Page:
MONKEY POX: Which transmission via contaminated surfaces?

MONKEY POX: Which transmission via contaminated surfaces?

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Human monkeypox (MPX) is a zoonotic disease caused by the “MPXV” virus, characterized by a clinical picture resembling smallpox. Endemic to parts of Central and West Africa, monkeypox is not a notifiable disease in the EU. From 2018 to the end of 2021, 12 travel-associated cases of MPXV have been reported outside of Africa. Since 2022, for the first time, many outbreaks have been reported in EU Member States and around the world, and to date nearly 500 cases have been recorded in France.

Monkeypox virus is an enveloped double-stranded DNA virus of the genus orthopoxvirus of the family Poxviridae. Like all “poxviruses”, monkeypox has an extraordinary resistance to drying, a high tolerance to temperature and pH compared to other enveloped viruses.

These characteristics greatly favor its persistence in the environment.

Materials from infected patients (eg, skin crusts) or fomites (eg, bed linen) may remain infectious for months or even years. However, poxviruses are sensitive to disinfectants.

The incubation period for MPX is usually 6-13 days but can range from 5-21 days. Human monkeypox infection often presents with a combination of the following symptoms: fever, headache, chills, exhaustion, asthenia, swollen lymph nodes, back pain, and muscle pain. Typically, within three days of the onset of these symptoms, a rash occurs that begins from the site of primary infection and quickly spreads to other parts of the body. These lesions progress, generally in 12 days, simultaneously from the stage of macules to papules, vesicles, pustules, crusts, before falling. For most affected patients, MPX is a self-limiting disease, lasting 2 to 4 weeks before usually full recovery.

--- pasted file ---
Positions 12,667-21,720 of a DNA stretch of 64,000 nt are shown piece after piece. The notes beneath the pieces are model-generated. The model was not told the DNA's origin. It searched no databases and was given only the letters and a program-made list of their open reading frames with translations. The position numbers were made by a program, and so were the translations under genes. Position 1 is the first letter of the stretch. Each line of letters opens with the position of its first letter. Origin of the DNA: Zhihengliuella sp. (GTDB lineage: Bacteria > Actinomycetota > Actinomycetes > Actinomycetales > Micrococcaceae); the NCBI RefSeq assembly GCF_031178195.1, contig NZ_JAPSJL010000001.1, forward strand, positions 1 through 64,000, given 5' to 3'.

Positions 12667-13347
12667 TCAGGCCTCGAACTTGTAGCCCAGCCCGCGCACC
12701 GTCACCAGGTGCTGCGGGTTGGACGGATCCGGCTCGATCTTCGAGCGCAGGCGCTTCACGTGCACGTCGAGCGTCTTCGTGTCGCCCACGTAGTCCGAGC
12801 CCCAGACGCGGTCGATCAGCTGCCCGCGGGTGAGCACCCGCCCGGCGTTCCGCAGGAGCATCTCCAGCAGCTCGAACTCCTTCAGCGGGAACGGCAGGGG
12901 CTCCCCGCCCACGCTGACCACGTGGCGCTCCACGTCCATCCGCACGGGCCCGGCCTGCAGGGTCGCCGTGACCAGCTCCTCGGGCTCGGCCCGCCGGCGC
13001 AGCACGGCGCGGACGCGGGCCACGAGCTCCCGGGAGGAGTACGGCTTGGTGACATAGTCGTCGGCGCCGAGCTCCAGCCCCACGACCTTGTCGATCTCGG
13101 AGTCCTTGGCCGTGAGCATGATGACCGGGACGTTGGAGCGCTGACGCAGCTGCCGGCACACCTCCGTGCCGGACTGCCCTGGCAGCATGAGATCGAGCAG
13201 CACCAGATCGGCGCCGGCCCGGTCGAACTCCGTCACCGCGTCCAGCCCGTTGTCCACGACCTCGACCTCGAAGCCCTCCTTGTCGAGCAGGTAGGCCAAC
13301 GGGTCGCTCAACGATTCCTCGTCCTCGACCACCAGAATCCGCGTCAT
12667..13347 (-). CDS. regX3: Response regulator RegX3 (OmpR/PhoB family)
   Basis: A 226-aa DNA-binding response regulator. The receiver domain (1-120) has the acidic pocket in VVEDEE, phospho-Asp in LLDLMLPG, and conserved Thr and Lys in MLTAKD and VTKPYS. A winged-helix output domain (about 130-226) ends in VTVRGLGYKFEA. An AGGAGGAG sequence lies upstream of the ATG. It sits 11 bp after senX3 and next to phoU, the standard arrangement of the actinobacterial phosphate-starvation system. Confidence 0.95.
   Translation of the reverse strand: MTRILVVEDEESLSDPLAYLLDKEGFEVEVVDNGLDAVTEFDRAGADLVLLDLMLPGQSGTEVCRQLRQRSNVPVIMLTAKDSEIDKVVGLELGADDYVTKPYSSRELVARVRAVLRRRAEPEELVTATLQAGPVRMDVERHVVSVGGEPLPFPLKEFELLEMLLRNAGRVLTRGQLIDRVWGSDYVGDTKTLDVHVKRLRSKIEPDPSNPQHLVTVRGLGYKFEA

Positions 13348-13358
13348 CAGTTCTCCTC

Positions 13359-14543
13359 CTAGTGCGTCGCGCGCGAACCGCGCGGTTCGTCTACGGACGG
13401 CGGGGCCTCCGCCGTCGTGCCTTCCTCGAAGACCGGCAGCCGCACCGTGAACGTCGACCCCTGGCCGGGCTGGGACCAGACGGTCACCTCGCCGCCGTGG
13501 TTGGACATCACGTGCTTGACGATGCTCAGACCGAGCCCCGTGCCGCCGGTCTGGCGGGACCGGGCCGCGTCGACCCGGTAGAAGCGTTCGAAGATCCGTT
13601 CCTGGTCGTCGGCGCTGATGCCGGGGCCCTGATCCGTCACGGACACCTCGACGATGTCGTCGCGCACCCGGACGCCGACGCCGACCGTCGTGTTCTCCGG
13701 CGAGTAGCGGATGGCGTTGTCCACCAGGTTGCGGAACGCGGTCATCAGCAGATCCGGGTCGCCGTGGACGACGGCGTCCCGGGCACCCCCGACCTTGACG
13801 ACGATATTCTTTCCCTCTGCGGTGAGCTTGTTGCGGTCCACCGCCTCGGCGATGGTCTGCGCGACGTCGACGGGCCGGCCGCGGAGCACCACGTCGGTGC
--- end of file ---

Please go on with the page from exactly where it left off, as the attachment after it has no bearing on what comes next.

Monkeypox is known to be transmitted by zoonotic transmission and infections have been reported following human-to-human transmission, this study assessed the risk of transmission through contact with contaminated surfaces.

Meticulous sampling in patient rooms

The researchers took different samples from multiple sites in the rooms of 2 contaminated patients, and adjacent rooms in the hospital, in which hospital staff put on and took off their personal protective equipment (PPE). Contamination with up to 105 viral copies/cm2 on surfaces was estimated by PCR and virus was successfully isolated from surfaces with more than 106 copies. In summary, the analysis finds that:

  • all surfaces touched by patients have viral contamination;

  • the highest loads are detected in the bathrooms;
  • cloth surfaces such as towels, gowns, or pillowcases used by patients also show viral contamination.

Viral contamination is not necessarily synonymous with infectious risk: the authors point out that there are currently no precise data on the dose of virus that can lead to monkeypox infection in humans: “despite high contamination with up to 105 cp/cm2 as well as recovery successful virus up to a total of >106 copies, our results do not provide evidence that infection can occur through contact with contaminated surfaces.” Finally, the detection of viral DNA by PCR does not necessarily mean, and generally speaking, that there is a risk of infection.

Nevertheless, rigorous prevention is essential: the prevention of the spread of the virus from symptomatic patients must nevertheless remain rigorous. Researchers emphasize the importance of regular disinfection of frequent hand and skin contact points during care processes, regular cleaning of rooms, and disinfection of surfaces with virucides to reduce the risk of nosocomial transmission.

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